How does a downland course come out of winter in good shape?

7 January 2019 Feature Article

Harleyford Golf Club

 

Water and winter isn’t usually a good mix. It normally means wet playing conditions. But that isn’t a worry for the team at Harleyford. 

 

Courses don’t come much drier than the chalk downland, which is European Tour star Tyrrell Hatton’s home course.

 

For Craig Earnshaw, course manager at the Buckinghamshire layout, that brings a different kind of challenge during the winter months.

 

“We’re looking at trying to protect as much as we can so we have got grass cover for the winter,” he said. “We know we are going to be in play all winter round so it is about trying to get everything as strong as we can.

 

“We are trying to keep our feed levels up and keep growth. 

 

“We do a lot of roping off and traffic control and, even though we don’t get wet, if we didn’t do that we would get ‘goat tracks’ where people walk all the time. We need to control our traffic as much as we can.”

 

Harleyford’s dry conditions, though, come with big benefits. While many courses work to a tight window to get their winter construction projects finished before the worst of the weather, they often don’t begin at Harleyford until January and even February.

 

“At least then we know we are going to be dry enough to carry on with those projects, where a lot of the wetter courses will struggle and have to get their projects done earlier,” Earnshaw added.

 

And with predominantly fescue grasses on the fairways and semi-rough, they aren’t concerned either about getting early season growth.

 

“Usually we have enough moisture to keep us going through those times. The areas that have been moved around a bit more during construction probably have a bit more of the ryegrass which we need to keep on top of.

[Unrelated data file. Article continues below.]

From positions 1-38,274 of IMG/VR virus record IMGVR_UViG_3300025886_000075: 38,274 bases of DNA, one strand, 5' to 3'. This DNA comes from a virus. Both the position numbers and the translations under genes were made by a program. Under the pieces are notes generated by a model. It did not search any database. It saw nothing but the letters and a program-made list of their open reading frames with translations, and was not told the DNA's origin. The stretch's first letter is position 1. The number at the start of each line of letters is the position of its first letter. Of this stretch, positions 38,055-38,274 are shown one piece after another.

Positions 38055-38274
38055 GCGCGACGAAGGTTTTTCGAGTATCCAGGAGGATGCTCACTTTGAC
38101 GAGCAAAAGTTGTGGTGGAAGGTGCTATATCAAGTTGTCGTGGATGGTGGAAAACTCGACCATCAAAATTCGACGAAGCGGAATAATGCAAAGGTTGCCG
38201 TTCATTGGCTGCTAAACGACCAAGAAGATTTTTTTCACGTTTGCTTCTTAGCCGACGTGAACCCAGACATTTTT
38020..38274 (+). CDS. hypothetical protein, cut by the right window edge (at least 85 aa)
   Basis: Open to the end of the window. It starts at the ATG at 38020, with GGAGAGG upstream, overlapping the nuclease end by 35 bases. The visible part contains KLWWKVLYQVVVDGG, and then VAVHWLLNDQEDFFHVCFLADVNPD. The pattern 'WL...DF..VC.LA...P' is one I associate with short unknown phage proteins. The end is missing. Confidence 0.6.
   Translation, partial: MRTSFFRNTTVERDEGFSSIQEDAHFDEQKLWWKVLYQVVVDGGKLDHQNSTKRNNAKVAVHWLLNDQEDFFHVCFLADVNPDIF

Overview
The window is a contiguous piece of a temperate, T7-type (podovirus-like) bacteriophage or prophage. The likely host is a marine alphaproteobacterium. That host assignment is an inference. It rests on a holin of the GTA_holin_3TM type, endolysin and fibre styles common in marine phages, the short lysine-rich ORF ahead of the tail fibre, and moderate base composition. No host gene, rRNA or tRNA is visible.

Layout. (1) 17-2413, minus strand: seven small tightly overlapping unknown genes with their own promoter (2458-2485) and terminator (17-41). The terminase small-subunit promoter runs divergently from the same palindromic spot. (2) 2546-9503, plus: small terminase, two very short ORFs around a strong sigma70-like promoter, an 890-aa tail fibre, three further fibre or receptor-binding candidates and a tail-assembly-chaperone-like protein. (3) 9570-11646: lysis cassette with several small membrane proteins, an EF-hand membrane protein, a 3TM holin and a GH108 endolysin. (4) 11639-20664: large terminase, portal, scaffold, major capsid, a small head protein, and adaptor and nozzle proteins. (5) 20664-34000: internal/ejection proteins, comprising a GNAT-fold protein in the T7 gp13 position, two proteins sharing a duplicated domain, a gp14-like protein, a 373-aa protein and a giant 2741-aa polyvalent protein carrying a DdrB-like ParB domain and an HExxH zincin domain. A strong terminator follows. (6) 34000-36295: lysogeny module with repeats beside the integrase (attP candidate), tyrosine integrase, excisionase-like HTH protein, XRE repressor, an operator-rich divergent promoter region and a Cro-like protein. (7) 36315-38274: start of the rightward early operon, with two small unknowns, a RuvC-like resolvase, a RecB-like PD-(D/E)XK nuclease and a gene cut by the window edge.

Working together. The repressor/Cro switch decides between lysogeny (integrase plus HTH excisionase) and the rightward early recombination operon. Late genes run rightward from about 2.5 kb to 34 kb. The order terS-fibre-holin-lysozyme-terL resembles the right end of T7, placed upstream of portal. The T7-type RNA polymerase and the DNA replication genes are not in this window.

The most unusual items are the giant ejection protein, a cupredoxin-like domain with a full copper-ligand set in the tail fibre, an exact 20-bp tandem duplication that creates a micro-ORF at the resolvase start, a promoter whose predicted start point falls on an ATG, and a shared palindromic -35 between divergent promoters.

“But that’s just nutrition, being selective with where and when we feed is massively important on this site. 

 

“Being a downland we also like the yellow tinge (in the grass) coming out of winter that some courses probably wouldn’t like. It’s quite nice having that effect.

 

“We do apply some feed and some iron to green the fairways up but generally we do come out of winter with a slight yellow tinge.”

 

In fact, where many of their peers worry about the colder weather, it’s actually when the sun is at its hottest that Earnshaw and his team can suffer a headache.

 

He added: “Where we probably struggle more is through the summer. We are so dry. This year, after the heatwave we have had, we will lose grass cover in certain areas.

 

“So we will be sowing fescue back into our fairway areas. We also have ryegrass and, if we’ve lost any of that, we will be sowing fescues back in so we can get to that point where they will look after themselves going through the winter again.”

 

This article was first published in Your Course, the twice-yearly magazine from the British & International Golf Greenkeepers Association that aims to inform golfers about what goes in to the maintenance of a modern golf course and the greenkeepers whose job it is to produce the surfaces.

Author

BIGGA
BIGGA

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